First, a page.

Sunday, January 30, 2011

To Begin With, the Sweet Grass


Will the hungry ox stand in the field and not eat
of the sweet grass?
Will the owl bite off its own wings?
Will the lark forget to lift its body in the air or
forget to sing?
Will the rivers run upstream?

Behold, I say - behold
the reliability and the finery and the teachings
of this gritty earth gift.


Eat bread and understand comfort.
Drink water, and understand delight.
Visit the garden where the scarlet trumpets
are opening their bodies for the hummingbirds
who are drinking the sweetness, who are
thrillingly gluttonous.

For one thing leads to another.
Soon you will notice how stones shine underfoot.
Eventually tides will be the only calendar you believe in.

And someone's face, whom you love, will be as a star
both intimate and ultimate,
and you will be both heart-shaken and respectful.
And you will hear the air itself, like a beloved, whisper:
oh, let me, for a while longer, enter the two
beautiful bodies of your lungs….


Someday I am going to ask my friend Paulus,
The dancer, the potter,
To make me a begging bowl
Which I believe
My soul needs.

And if I come to you,
To the door of your comfortable house
With unwashed clothes and unclean fingernails,
Will you put something into it?

I would like to take this chance.
I would like to give you this chance.


We do one thing or another; we stay the same, or we change.
Congratulations, if
You have changed.


Let me ask you this.
Do you also think that beauty exists for some fabulous reason?

And if you have not been enchanted by this adventure-
Your life-
What would do for you?


What I loved in the beginning, I think, was mostly myself.
Never mind that I had to, since somebody had to.
That was many years ago.
Since then I have gone out from my confinements,
through with difficulty.
I mean the ones that thought to rule my heart.
I cast them out, I put them on the mush pile.
They will be nourishment somehow (everything is nourishment
somehow or another).
And I have become the child of the clouds, and of hope.
I have become the friend of the enemy, whoever that is.
I have become older and, cherishing what I have learned,
I have become younger.

And what do I risk to tell you this, which is all I know?
Love yourself.  Then forget it.  Then, love the world.

Someday I feel like a child playing in the meadow, while bombs fly over head and digging parties put friends into the ground next to where I stare in wonder at the trees.  What do I mean by this?  Some days I grow weary of fighting – I just want to love the world. 

For instance I am at a bird conference now.  Many of these people, if not most, have wild parrots as companions in their home, or raise them for various reasons, including making a livelihood.  I am mostly of the clan, “mutual other” where I see birds as beings with their own inherent worth and dignity. After years of studying them in the wild, my heart hurts to have them in captivity where we humans make most of the choices for them.  Those surrounding me are mostly of the clan, “utilitarian.”  Humans have ultimate control over birds and it is not an ethical dilemma to control them and place them into our lives, where the birds live quite differently from their natural and evolved behavior.  Truly I guess that all of us belong to both clans, to the one clan called earth.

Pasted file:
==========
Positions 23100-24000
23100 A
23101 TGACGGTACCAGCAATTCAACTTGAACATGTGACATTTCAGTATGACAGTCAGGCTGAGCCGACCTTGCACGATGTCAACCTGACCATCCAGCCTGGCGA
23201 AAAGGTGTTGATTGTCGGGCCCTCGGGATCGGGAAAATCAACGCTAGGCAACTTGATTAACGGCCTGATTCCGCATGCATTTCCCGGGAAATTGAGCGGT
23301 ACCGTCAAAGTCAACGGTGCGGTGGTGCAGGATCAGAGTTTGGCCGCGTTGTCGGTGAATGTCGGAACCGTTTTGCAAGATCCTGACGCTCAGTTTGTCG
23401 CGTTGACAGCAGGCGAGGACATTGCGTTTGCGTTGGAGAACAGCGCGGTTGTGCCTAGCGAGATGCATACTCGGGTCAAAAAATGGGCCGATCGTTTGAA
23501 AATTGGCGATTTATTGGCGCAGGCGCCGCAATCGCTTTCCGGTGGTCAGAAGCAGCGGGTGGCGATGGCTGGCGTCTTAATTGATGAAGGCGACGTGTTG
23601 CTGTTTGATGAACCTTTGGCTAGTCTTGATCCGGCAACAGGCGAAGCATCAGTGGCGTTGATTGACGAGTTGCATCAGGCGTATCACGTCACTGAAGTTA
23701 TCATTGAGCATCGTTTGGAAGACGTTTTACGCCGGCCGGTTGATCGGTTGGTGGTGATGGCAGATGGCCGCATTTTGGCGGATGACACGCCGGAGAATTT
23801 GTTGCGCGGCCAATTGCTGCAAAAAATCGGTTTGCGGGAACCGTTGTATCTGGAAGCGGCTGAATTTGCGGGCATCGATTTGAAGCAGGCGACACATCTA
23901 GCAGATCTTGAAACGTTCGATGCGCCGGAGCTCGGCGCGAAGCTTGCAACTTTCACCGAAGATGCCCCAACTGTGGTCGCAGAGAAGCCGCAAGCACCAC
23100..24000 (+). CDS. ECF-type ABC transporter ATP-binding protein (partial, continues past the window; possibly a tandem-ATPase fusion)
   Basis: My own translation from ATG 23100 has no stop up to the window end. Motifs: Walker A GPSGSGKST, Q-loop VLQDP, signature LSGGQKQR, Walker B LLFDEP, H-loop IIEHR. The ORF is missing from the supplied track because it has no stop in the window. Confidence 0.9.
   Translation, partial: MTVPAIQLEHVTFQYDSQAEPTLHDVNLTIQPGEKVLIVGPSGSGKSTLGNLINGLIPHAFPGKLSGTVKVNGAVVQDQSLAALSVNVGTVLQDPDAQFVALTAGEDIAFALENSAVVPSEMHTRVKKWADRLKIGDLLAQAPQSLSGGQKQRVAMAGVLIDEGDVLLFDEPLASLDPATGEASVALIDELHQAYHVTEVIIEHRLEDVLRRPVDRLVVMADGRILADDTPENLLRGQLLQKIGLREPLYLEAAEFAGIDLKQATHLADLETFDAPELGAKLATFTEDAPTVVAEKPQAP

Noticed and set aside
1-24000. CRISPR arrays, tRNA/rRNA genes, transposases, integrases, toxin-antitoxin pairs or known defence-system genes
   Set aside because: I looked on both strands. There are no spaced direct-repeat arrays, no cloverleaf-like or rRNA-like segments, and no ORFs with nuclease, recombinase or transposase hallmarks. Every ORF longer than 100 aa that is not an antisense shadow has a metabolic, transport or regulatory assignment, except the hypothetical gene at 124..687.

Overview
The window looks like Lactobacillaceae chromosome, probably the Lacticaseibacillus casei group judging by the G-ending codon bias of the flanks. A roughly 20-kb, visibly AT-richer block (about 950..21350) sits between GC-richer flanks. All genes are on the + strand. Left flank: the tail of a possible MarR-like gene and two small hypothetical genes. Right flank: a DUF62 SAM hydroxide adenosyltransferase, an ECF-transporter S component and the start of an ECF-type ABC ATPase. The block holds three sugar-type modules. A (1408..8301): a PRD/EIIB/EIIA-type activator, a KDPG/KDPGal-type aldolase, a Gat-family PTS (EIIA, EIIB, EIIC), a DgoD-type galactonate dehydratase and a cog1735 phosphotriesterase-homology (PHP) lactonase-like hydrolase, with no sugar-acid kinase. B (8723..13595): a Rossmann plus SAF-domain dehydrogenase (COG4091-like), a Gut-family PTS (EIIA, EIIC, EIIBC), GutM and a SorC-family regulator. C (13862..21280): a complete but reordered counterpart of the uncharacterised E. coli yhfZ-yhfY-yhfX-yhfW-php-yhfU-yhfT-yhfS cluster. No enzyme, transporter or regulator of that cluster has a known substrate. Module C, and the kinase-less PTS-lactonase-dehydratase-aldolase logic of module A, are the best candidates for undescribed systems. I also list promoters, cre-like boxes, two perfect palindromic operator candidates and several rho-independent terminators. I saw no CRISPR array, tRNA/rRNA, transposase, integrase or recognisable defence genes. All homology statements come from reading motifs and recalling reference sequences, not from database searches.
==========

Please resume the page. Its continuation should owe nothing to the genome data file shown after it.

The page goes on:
So I find myself torn – is it possible to fight with one’s self for any worthwhile reason? How do I speak of my truth, of my longing, and of my pain while letting the other know that I hold their needs tenderly and that we are of the family of things?

I go to the other, hold out my begging bowl, and ask them to fill it with their beauty.

As our cups fill together, may we forget to love only ourselves, and instead love the world.

Love the world…them’s good fighting words!

To whom or to what do you hold out your begging bowl today?

Saturday, January 29, 2011

At the Pond

One summer
     I went every morning
        to the edge of a pond where
           a huddle of just-hatched geese
would paddle to me
     and clamber
        up the marshy slope
           and over my body,
peeping and staring—
     such sweetness every day
        which the grown ones watched,
           for whatever reason,
     Not there, however, but here
        is where the story begins.
           Nature has many mysteries,
some of them severe.
     Five of the young geese grew
        heavy of chest and
           bold of wing
while the sixth waited and waited
     in its gauze-feathers, its body
        that would not grow.
           And then it was fall.
And this is what I think
     everything is all about:
        the way
           I was glad
for those five and two
     that flew away,
        and the way I hold in my heart the wingless one
           that had to stay.

I weep.  I know not what more there is to life than the gladness and sadness possible before us, and in our hearts if we could just open to the mysterious reality of our days.

Yesterday a woman asked me how I could bare the tragic circumstances of the people and parrots of Central America.  Her question recalls how I can leave the poverty and the violence with my US passport, and others have to stay, not growing, and then dying.  Turning outward, I told her there were years when I could not hold it all, and days still where the ache is great.  Reading this poem reminds me of my true work here at this conference, and in my 53 years of life. I am here not to get more learning, offer more teaching, or to save the world. My calling instead has been to find a way to hold more gladness and more sadness.  Then to be held more myself by the love of this world.